Partial Text: An “explosive pandemic of Zika virus infection”  in 2015 caught the world by surprise. The Pan American Health Organization (PAHO) and World Health Organization (WHO) published an alert about a possible association with increases in reports of congenital abnormalities and Guillain–Barré syndrome (GBS) on December 1, 2015 . On February 1, 2016, WHO declared a Public Health Emergency of International Concern . Microcephaly at birth is a clinical finding that can include a range of brain malformations resulting from a failure of neurogenesis . Infections acquired in pregnancy, including cytomegalovirus and rubella, are established causes . GBS is an immune-mediated ascending flaccid paralysis, which typically occurs within a month of an infection, such as Campylobacter jejuni or cytomegalovirus . As of October 20, 2016, 67 countries have reported autochthonous transmission of the mosquito-borne flavivirus Zika since 2015, and 27 of these countries have reported cases of congenital brain abnormalities, GBS, or both . The emergency committee recommended increased research  to provide more rigorous scientific evidence of a causal relationship as a basis for the global health response.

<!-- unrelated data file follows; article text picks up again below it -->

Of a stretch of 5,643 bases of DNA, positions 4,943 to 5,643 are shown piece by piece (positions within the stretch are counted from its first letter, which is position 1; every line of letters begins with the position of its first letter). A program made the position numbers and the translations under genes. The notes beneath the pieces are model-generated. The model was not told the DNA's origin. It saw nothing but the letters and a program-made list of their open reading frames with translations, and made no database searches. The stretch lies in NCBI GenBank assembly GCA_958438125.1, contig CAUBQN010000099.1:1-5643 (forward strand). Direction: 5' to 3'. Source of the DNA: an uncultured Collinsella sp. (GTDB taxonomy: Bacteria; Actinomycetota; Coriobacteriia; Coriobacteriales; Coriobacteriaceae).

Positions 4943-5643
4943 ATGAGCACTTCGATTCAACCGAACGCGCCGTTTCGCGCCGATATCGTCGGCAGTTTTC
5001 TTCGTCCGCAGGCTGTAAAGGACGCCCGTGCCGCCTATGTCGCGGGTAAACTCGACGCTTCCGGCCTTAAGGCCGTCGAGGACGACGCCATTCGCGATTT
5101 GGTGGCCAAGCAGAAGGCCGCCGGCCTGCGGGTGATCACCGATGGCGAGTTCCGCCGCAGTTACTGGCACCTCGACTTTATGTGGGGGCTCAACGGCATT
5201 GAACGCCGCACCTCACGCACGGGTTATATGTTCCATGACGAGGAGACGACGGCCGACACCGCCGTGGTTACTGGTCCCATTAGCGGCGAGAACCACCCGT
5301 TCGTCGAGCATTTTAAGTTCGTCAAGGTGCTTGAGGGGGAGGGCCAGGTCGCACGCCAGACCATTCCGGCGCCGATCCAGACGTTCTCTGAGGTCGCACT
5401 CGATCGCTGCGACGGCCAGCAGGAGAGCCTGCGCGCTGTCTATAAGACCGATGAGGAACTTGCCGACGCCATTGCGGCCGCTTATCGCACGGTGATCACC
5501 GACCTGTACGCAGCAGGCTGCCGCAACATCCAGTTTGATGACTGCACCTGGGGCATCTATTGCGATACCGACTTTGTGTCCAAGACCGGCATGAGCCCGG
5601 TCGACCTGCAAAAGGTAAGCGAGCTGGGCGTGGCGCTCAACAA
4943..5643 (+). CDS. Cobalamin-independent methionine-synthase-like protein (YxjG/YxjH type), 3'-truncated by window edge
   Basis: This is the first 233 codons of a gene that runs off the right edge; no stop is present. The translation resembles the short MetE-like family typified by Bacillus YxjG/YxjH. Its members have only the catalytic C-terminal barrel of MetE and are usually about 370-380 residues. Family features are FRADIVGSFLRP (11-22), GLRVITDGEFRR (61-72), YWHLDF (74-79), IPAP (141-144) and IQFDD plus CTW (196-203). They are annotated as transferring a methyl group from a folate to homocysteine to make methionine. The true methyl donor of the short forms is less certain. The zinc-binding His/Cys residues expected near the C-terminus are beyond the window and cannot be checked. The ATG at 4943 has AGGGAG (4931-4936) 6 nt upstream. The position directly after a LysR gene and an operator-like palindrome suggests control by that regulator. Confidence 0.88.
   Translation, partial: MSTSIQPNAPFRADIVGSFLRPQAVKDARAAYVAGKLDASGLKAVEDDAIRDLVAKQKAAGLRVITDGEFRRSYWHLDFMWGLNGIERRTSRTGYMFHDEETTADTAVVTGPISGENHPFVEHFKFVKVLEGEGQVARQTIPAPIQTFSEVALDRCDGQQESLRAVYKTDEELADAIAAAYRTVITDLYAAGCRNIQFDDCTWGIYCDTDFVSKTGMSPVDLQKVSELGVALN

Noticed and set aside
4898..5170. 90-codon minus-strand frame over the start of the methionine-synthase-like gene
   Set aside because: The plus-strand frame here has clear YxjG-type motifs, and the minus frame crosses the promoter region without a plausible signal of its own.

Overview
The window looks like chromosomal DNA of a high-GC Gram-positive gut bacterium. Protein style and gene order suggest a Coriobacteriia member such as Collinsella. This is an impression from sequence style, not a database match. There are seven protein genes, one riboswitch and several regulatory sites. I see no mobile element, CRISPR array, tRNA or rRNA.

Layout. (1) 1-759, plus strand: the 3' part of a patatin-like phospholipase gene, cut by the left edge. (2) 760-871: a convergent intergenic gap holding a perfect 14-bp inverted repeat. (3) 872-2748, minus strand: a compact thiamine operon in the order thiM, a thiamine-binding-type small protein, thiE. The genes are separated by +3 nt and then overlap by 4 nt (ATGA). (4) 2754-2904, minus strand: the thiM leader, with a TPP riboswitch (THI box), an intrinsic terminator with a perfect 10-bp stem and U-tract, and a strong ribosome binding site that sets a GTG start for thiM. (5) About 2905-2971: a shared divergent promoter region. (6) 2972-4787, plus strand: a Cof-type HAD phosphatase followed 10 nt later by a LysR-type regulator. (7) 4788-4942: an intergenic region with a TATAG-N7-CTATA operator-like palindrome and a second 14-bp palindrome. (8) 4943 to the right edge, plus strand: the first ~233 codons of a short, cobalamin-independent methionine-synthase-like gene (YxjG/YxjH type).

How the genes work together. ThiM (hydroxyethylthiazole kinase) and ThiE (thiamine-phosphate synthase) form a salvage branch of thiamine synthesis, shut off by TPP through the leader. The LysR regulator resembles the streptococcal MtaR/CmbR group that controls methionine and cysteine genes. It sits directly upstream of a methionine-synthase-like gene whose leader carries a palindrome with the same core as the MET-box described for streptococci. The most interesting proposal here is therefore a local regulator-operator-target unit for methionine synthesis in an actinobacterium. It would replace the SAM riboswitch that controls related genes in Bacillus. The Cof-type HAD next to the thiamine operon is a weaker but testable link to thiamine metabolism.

We describe three linked components: the causality framework, the systematic reviews, and the expert panel assessment of the review findings. The WHO Zika Causality Working Group convened the expert panel of 18 members with specialist knowledge in the fields of epidemiology and public health, virology, infectious diseases, obstetrics, neonatology, and neurology (membership of the expert panel is provided in the Acknowledgments).
We found 1,091 unique items published from 1952 to May 30, 2016 (S1 Fig, S3 Table). Most excluded items were reviews or editorials and commentaries (44%, n = 479). We included 106 items from 87 groups (Table 1), of which 83% were published in 2016. For both outcomes, the majority of items were clinical, individual-level case reports, case series, or population-level surveillance data.
Up to May 30, 2016, we found evidence that supported a causal association between Zika virus infection and congenital brain abnormalities, including microcephaly, with at least one study addressing one or more specific questions for eight of ten causality dimensions and between Zika virus infection and GBS, with at least one study about one or more specific questions in seven of ten dimensions. There are methodological weaknesses, inconsistencies, and gaps in the body of evidence for both sets of conditions. Studies found after the cut-off for our first searches did not change our conclusions but strengthened the evidence about biological plausibility, strength of association, and exclusion of alternative explanations.